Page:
Jensen now has the run of the station. He can talk to cops, eavesdrop on their conversations with one another and with people reporting crimes, and even rifle around and steal things or read email. As long as no one spots him doing anything dodgy, he should be alright.
He heads down to the morgue, where the coroner helpfully mistakes him for an official he's been told to expect. He tells Jensen that he has retrieved the neural hub from the dead man, but it appears to have been modified. As with our last runthrough, Jensen exits the morgue and tells his boss at Sarif Industries that he has the goods.
And we're back to the front of the station again. This time instead of entering through the main door, Jensen heads to the side of the building and uses his strength to push a dumpster up against a chainlink fence, which he then hops over. Apparently he could also have overcome this obstacle by finding a hidden maintenance corridor nearby.
He mounts a nearby fire escape and ascends to a service door on an upper floor. It requires a code, and Jensen doesn't have it, so he tries to hack his way through. This door requires a level-3 hacking skill, so we dive into the augmentation menu. Here we see a list of available augmentations, each of which costs XP, and an image of Jensen. When he highlights a new augmentation the image shows where it would go, and each augmentation has its own tech tree. By spending a few XP here he's soon a level-3 hacker.
Deus Ex: Human Revolution's hacking mini-game involves capturing nodes against the clock before a red line representing anti-intrusion measures can reach the first node and trace your location. By acquiring computer viruses and other goodies later on, Jensen can make this process easier, and the developers claim it becomes quite tactical.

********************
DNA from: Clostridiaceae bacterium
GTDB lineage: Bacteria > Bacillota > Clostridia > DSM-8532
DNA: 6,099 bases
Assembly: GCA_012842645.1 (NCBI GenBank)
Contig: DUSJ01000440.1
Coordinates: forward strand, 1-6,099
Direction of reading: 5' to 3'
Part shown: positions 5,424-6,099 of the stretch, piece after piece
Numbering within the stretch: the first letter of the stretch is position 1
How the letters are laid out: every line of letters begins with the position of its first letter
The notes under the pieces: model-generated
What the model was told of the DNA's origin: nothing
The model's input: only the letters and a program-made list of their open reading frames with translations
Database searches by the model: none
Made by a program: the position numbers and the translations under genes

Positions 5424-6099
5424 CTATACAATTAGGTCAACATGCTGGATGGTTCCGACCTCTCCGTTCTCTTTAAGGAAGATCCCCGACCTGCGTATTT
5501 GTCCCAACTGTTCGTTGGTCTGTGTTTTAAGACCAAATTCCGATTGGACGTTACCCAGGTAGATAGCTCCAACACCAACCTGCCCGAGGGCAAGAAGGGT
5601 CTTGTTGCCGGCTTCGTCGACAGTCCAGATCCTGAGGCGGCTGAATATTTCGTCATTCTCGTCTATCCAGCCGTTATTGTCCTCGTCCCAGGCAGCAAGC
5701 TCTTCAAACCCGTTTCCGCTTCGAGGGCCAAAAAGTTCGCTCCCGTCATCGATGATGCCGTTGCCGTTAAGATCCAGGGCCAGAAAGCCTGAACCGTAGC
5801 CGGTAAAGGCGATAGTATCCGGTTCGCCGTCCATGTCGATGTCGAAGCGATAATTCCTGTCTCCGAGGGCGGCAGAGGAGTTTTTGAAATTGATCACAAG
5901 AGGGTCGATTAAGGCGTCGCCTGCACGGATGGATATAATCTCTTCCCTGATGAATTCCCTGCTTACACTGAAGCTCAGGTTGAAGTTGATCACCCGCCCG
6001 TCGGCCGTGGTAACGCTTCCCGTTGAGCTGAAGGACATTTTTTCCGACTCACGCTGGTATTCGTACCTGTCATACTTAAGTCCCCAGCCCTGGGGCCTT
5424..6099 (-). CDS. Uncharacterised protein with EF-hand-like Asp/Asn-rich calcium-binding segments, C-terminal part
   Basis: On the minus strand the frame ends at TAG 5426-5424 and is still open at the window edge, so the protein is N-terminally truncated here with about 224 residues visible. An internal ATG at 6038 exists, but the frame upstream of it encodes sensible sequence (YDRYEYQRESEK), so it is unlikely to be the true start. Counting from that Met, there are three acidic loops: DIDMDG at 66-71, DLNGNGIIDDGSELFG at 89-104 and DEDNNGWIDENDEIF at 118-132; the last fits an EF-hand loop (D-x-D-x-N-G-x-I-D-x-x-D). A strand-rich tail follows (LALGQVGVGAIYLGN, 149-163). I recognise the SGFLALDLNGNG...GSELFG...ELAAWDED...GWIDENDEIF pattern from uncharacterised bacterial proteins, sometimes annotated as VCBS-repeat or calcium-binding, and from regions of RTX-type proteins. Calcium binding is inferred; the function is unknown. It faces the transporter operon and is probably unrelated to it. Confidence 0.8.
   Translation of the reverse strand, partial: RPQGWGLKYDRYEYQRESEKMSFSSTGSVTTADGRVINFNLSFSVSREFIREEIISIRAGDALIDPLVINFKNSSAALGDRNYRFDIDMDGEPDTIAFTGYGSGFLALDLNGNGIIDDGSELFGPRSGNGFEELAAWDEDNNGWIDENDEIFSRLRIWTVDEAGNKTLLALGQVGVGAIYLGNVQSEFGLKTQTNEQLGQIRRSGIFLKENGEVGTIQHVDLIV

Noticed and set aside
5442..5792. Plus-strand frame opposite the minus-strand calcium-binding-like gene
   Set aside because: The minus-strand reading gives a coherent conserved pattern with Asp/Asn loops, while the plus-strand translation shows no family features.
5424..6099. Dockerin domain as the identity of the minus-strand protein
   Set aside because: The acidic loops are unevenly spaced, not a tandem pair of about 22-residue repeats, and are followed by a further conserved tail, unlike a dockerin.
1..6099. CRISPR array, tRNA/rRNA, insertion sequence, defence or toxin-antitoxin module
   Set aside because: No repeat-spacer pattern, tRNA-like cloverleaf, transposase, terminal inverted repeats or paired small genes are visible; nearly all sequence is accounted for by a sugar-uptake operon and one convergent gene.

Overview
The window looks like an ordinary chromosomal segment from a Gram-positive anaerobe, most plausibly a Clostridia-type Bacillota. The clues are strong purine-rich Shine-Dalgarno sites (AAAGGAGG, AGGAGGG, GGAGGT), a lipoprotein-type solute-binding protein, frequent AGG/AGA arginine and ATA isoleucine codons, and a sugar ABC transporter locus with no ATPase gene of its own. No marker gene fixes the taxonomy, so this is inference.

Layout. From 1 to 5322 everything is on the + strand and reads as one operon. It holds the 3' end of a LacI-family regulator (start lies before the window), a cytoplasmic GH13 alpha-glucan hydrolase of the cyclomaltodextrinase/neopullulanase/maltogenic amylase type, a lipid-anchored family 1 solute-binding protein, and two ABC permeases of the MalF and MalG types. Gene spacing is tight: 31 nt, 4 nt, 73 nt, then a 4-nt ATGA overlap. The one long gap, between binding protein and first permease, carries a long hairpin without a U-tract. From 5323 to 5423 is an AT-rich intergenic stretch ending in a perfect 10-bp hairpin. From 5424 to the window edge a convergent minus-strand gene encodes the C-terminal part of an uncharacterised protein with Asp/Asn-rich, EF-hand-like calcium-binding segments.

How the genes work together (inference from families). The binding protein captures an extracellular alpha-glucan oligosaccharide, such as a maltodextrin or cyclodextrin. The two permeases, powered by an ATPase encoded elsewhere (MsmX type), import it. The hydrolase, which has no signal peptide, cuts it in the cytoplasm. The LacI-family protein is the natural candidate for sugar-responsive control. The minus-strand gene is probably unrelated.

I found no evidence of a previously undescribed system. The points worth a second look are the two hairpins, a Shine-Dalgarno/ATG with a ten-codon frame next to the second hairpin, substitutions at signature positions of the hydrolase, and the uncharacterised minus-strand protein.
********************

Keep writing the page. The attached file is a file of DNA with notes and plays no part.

Of course, Jensen could always have gone off and found the door code somewhere. He could also have gone in via a manhole, ran around in mazy sewers and found an entrance there. But it doesn't matter now, because he's in.
He's in a maintenance corridor surrounded by bottles of bleach, trolleys, ladders and other paraphenalia. He goes into cover at a corner and peeps round to see if the coast is clear, then moves beneath the green detection beams of a security camera, before switching to X-ray vision to locate nearby cops.
There's one on the balcony, so he carefully moves from cover point to cover point as his unwelcome companion ambles away, half-turning every now and then to heighten the tension. Jensen manages to stay out of sight, but then he comes up against a pair of cops having a conversation.
Fortunately he has a cloak augmentation. It drains energy from a meter in the top left, but it allows Jensen to move around in plain sight without being noticed. As he moves downstairs he darts among desks stealing things like painkillers from under people's noses.
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Approaching the morgue though, he comes up against another meandering cop, and a security camera, and a door with a security system that only appears to open it when a cop walks through. Rather than worry about that, Jensen moves some nearby barrels and climbs into an air conditioning vent, but this brings him to another dead end - a hatch he could kick out, but not without alerting two more cops standing right in front of it.
He backtracks, only to find the original meandering cop at the other entrance. Helpfully, he's facing away. Jensen uses a non-lethal chokehold to incapacitate him, then grabs a foot and proceeds to drag the unconscious cop toward the door. It detects the cop and lets Jensen through in the process.
What's more, rifling through the cop's pockets reveals a PDA with the morgue door code on it. Who needs mine templates? The coroner mistakes Jensen for a military man and gives him the neural implant.
We've seen the demo played through three times, but if you changed the graphics you might not realise it was the same game three times in a row. And whe developers have chosen to stress extremes of violence, pacifism and stealth, you're more likely to mix and match. The important point is that you can tailor your approach to suit your preferences, one of Deus Ex's core values.
Eidos Montreal may never convince everyone that it has the right to create and tell new stories in the Deus Ex universe, but perhaps its latest demo will convince a few more people to give it the benefit of the doubt. If not, well, hey, that's the power of choice and consequence.
Deus Ex: Human Revolution is due out for PC, PS3 and Xbox 360 in February 2011.